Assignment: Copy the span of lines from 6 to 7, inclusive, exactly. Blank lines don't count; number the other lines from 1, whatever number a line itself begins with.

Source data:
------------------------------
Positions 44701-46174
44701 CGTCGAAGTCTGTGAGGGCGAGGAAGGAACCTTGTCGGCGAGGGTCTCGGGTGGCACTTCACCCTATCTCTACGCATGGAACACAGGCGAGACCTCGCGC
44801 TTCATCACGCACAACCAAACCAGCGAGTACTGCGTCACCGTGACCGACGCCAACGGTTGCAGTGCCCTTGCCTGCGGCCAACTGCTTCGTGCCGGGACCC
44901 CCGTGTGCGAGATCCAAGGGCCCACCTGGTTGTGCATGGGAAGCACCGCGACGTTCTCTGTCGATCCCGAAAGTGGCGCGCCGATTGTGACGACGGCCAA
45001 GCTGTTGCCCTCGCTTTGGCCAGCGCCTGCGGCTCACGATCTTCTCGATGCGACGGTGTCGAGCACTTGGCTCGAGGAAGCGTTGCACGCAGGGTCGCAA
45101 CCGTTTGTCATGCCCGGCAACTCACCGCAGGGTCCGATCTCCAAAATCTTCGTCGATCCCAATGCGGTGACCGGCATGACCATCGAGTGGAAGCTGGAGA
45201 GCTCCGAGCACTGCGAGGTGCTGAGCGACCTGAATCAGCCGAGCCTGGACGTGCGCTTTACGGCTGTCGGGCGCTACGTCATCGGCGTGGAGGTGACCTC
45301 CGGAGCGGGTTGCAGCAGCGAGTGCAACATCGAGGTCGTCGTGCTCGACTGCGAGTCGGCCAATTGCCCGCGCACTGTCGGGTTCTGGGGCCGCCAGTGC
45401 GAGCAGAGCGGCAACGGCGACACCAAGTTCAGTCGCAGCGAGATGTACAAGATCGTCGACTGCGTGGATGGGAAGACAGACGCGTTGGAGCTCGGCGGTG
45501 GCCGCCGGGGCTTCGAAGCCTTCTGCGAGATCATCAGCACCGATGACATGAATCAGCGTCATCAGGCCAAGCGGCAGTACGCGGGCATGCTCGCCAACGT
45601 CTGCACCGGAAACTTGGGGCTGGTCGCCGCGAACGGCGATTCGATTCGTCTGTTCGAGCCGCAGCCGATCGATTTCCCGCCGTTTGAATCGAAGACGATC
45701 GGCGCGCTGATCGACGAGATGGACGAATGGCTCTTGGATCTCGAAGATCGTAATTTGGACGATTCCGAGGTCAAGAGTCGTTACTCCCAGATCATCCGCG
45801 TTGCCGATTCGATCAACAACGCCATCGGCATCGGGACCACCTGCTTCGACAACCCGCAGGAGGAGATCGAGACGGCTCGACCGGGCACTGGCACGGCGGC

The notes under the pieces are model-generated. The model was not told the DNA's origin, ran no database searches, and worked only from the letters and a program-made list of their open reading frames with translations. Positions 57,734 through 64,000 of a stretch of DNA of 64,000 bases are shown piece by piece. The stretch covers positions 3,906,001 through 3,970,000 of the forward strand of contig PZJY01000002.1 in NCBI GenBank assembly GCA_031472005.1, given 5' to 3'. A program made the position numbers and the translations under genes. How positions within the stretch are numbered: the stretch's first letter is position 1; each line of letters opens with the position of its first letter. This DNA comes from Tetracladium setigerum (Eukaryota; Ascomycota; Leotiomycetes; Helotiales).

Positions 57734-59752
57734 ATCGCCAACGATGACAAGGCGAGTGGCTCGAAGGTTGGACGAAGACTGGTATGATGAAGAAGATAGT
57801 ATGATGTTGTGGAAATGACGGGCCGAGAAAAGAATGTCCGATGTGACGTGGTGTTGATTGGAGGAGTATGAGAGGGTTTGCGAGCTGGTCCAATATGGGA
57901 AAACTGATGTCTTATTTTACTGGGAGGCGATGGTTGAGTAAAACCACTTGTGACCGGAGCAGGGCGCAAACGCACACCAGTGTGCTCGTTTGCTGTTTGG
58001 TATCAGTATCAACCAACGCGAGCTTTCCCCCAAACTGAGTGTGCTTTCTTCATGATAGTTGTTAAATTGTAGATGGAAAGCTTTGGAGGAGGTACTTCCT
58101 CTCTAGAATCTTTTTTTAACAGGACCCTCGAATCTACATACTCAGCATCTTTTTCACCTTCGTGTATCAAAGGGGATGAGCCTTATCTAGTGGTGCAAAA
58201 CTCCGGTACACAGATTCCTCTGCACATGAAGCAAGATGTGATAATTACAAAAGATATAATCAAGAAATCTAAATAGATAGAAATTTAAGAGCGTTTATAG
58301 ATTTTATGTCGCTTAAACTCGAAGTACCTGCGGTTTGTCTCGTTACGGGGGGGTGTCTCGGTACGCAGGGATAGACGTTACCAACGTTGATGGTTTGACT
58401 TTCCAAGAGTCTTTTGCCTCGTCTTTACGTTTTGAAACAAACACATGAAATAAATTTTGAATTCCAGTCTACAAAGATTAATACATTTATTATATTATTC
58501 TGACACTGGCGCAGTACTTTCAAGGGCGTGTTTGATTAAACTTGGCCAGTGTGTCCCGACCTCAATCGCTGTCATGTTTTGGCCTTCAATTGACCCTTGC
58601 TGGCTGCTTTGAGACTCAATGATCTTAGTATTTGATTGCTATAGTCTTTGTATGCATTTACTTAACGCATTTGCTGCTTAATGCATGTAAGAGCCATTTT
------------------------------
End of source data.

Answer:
45101 CCGTTTGTCATGCCCGGCAACTCACCGCAGGGTCCGATCTCCAAAATCTTCGTCGATCCCAATGCGGTGACCGGCATGACCATCGAGTGGAAGCTGGAGA
45201 GCTCCGAGCACTGCGAGGTGCTGAGCGACCTGAATCAGCCGAGCCTGGACGTGCGCTTTACGGCTGTCGGGCGCTACGTCATCGGCGTGGAGGTGACCTC